The message to self soothe with high fat, high carb comfort foods is everywhere. On our way home from a weekend getaway today, my husband and I stopped in a lovely cafe in Boonville, CA. We saw a card in their gift store that said, “I was sad ‘til I had Lauren’s fries!”
Experts believe 75% of overeating is caused by emotions. People often eat in response to feelings of stress, depression, loneliness, boredom, anxiety, and anger. Even happiness results in excess food celebrations. Emotional overeating leads to weight gain which results in lowered self esteem. Negative self image increases anxiety and depression leading to even more weight gain. The downward spiral becomes a firmly entrenched habit that prevents you from learning effective skills to resolve your emotional distress. In the words of a report from the American Psychological Association, “Weight loss is never successful if you remain burdened by stress and other negative feelings.”
The triggers for emotional eating range from a fight with your boss, spouse, or child; a long commute; an overly scheduled lifestyle to a bout of depression that leaves one feeling hopeless and unmotivated.
The bottom line is you can’t use food to soothe your emotions AND lose weight. Here are some simple, yet effective stress management tools to crawl out of the vicious cycle.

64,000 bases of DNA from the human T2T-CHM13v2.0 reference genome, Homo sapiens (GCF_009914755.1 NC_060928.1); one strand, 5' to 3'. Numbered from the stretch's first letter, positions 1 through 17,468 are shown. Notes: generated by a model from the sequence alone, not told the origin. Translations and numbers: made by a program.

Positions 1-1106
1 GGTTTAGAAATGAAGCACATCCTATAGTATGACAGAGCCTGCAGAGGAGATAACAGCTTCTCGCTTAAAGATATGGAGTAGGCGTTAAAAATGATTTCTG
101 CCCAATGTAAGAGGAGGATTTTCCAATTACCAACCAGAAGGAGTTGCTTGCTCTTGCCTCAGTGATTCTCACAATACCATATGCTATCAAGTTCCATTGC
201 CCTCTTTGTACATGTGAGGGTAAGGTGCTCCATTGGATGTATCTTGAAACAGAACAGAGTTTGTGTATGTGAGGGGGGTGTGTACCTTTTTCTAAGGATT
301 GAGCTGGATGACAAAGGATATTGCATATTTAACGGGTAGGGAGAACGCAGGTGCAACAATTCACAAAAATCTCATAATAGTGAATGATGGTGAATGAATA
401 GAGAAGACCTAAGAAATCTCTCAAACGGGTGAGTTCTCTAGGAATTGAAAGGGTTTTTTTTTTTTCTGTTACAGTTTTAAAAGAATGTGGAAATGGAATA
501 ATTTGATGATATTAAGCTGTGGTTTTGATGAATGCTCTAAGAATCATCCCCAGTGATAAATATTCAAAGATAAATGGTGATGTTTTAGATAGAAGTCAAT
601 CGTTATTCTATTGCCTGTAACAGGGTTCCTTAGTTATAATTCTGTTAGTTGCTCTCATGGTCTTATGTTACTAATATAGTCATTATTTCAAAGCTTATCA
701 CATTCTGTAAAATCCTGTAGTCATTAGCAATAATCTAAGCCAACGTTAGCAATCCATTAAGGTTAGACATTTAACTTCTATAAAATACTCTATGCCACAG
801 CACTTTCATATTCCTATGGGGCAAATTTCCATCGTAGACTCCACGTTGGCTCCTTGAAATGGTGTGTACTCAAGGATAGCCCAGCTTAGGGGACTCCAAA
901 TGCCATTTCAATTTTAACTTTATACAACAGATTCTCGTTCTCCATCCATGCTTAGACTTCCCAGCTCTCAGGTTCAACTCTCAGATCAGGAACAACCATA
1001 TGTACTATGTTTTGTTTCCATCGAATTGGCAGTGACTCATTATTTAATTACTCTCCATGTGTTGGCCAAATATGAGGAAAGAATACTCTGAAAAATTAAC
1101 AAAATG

1) Diaphragmatic or belly breathing. Breathe in peace and calm; breathe out tensions and worries.
2) Listen to music and/or dance.
3) Tai chi
5) Progressive muscle relaxation- Learn the difference between tense and relaxed muscles.
6) Meditation-Try a Jon Kabat Zinn or Pema Chodron CD.
7) Get involved in an art project.
8) Ride your bike. (Take advantage of the remaining weeks of summer.)
9) Walk or jog.
10) Keep perspective. Write down 3 things you’re grateful for daily.
11) Learn to identify, listen to, and change your negative self talk.
When in doubt about what to do, slow down your impulse to soothe with food by walking away from tbe kitchen and use the “pause technique”. Gently grab the hand you eat with; take 3 calming breaths; and ask yourself the following questions: “What am I thinking? What am I feeling, and what is it I REALLY need right now?”
If all else fails, try an anxiety reducing primal scream instead of reaching for the ice cream.
What tools do you use?
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Ellen is a psychotherapist in private practice in San Francisco and Redwood City, California. She specializes in Cognitive Behavioral Therapy and incorporates the use of mindfulness into the treatment of depression, anxiety, and emotional overeating. She runs a holistic weight loss program called Center for Thoughtful Weight Loss, www.thoughtfulweightloss.com.
Email Ellen at firstname.lastname@example.org and learn what to do about What’s Eating You.
copyright © 2010 Ellen N. Resnick, LCSW
Reprinted with permission